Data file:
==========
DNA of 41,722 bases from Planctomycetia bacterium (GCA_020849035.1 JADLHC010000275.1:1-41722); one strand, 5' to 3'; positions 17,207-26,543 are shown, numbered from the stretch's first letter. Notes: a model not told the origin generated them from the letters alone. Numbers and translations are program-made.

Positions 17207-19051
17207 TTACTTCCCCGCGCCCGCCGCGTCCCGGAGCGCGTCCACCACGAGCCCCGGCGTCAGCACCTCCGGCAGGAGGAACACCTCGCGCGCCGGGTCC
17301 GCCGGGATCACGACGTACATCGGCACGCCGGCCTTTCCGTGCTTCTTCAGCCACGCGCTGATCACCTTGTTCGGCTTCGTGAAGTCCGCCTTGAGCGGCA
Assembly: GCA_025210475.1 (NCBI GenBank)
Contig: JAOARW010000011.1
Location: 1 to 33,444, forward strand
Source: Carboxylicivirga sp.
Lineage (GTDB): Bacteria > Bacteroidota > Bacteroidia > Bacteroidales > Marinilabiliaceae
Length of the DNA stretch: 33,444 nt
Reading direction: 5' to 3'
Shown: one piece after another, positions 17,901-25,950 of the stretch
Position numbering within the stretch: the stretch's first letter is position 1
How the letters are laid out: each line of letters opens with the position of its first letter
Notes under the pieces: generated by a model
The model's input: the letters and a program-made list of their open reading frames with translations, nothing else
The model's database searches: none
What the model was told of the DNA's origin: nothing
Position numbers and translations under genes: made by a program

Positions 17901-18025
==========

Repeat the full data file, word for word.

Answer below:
DNA of 41,722 bases from Planctomycetia bacterium (GCA_020849035.1 JADLHC010000275.1:1-41722); one strand, 5' to 3'; positions 17,207-26,543 are shown, numbered from the stretch's first letter. Notes: a model not told the origin generated them from the letters alone. Numbers and translations are program-made.

Positions 17207-19051
17207 TTACTTCCCCGCGCCCGCCGCGTCCCGGAGCGCGTCCACCACGAGCCCCGGCGTCAGCACCTCCGGCAGGAGGAACACCTCGCGCGCCGGGTCC
17301 GCCGGGATCACGACGTACATCGGCACGCCGGCCTTTCCGTGCTTCTTCAGCCACGCGCTGATCACCTTGTTCGGCTTCGTGAAGTCCGCCTTGAGCGGCA
Assembly: GCA_025210475.1 (NCBI GenBank)
Contig: JAOARW010000011.1
Location: 1 to 33,444, forward strand
Source: Carboxylicivirga sp.
Lineage (GTDB): Bacteria > Bacteroidota > Bacteroidia > Bacteroidales > Marinilabiliaceae
Length of the DNA stretch: 33,444 nt
Reading direction: 5' to 3'
Shown: one piece after another, positions 17,901-25,950 of the stretch
Position numbering within the stretch: the stretch's first letter is position 1
How the letters are laid out: each line of letters opens with the position of its first letter
Notes under the pieces: generated by a model
The model's input: the letters and a program-made list of their open reading frames with translations, nothing else
The model's database searches: none
What the model was told of the DNA's origin: nothing
Position numbers and translations under genes: made by a program

Positions 17901-18025